Wildlife corridors have been developed in many parts of the country. For example: In 2017, to protect elephant habitats, the Odhisa government had identified 14 corridors.

Draft national wildlife action plan (NWAP) 2017-31: Suggestions in the plan include: The environment ministry ensure that developmental projects do not increase conflicts - Use of traditional knowledge to tackle conflicts, National surveys to collect data on wildlife-human conflict, formation of a trained workforce for forest departments to tackle conflicts

Some of the mitigation techniques:

Surveillance: Increased vigilance and protection of identified locations using hi-tech surveillance tools like sensors can help in tracking the movement of animals and warn the local population.

Improvement of habitat: In-situ and ex-situ habitat conservation measures will help in securing animals their survival.

Translocation of problematic animals: Relocating so-called "problem" animals from conflict zones to new locations is one approach. However, recent research has shown that this method can have negative effects on species and is largely ineffective.

Erection of fences or other barriers: Building barriers around livestock enclosures, creating distinct wildlife corridors, and erecting beehive fences around farms to deter elephants have all been shown to be successful and cost-effective strategies for mitigating human-wildlife conflict.

Compensation: In some cases, governments have established systems to provide monetary compensation for losses incurred due to human-wildlife conflict. These systems aim to discourage retaliatory killings of animals and financially incentivize humans and wildlife to coexist.

Predator-deterring guard dogs: The use of guard dogs to protect livestock from predators has been effective in mitigating human-carnivore conflict worldwide. A recent review found that livestock losses were, on average, 60 times lower in cases where guard dogs were used as a management technique.

Skill-development programs for people living in and around the forest would offer them better opportunities for self-employment and consequently reduce the combined pressures on agricultural land as well as forest land.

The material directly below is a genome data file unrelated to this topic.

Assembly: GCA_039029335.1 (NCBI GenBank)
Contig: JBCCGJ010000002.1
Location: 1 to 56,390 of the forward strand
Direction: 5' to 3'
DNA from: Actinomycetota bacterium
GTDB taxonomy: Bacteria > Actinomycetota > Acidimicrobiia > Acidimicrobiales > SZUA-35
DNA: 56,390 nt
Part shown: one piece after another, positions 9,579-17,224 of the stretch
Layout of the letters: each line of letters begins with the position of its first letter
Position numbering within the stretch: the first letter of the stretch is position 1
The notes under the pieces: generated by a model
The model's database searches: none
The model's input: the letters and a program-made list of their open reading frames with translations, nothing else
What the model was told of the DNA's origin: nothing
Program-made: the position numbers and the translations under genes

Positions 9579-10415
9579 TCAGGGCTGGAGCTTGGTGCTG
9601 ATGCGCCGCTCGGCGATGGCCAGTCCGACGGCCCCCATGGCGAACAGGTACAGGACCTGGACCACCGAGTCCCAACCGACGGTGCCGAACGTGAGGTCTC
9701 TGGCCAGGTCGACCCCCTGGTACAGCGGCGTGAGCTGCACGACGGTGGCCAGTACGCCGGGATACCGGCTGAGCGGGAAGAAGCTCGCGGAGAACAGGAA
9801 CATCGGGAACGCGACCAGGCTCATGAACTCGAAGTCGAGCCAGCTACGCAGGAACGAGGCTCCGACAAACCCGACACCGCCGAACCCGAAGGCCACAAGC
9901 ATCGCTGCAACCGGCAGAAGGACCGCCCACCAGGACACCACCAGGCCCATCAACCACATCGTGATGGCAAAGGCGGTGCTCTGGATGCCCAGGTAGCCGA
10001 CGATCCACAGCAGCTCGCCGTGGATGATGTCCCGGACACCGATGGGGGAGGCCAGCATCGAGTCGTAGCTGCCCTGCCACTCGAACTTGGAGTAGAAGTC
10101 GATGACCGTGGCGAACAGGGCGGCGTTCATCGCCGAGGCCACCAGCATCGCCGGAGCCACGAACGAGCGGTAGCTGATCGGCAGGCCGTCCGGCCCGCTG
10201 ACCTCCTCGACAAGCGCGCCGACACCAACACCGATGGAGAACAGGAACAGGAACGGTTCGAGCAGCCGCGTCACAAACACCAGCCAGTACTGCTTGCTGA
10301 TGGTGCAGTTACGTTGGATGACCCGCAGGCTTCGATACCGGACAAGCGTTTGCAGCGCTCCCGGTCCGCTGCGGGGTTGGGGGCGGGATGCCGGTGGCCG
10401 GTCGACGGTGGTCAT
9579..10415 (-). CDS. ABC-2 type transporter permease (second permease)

Specific targets for coexistence must be key elements within the Global Biodiversity Framework of the CBD.

Implementing Wildlife Institute of India Guidelines “Eco-Friendly Measures to Mitigate Impacts of linear infrastructure on Wildlife” These guidelines suggest modification in the designs of the linear infrastructures by way of providing an eco-friendly structure that will ensure the safe movement of wildlife across these linear infrastructures.

Way Ahead:

Awareness: The communication and interaction between the forest department and the locals has to be improved so that they can be sensitized about the issues and animals.

Wildlife corridors: Corridors allow animals to freely move from one habitat patch to another without crossing human-caused barriers which can put animals, and potentially humans, in danger.

Community Participation: Effective planning and implementation of such measures requires consideration of good principles in community led-conservation, in collaboration with the communities affected.

Increase in Protected areas: To conserve the animals and avoid any human-animal interaction more protected areas need to be developed by the Government.

Other measures: Includes barriers (fences, nets, trenches), guarding and early-warning systems, deterrents and repellents (sirens, lights, beehives), translocation (moving wildlife), compensation or insurance, providing risk-reducing alternatives, as well as managing tensions between stakeholders involved in these situations.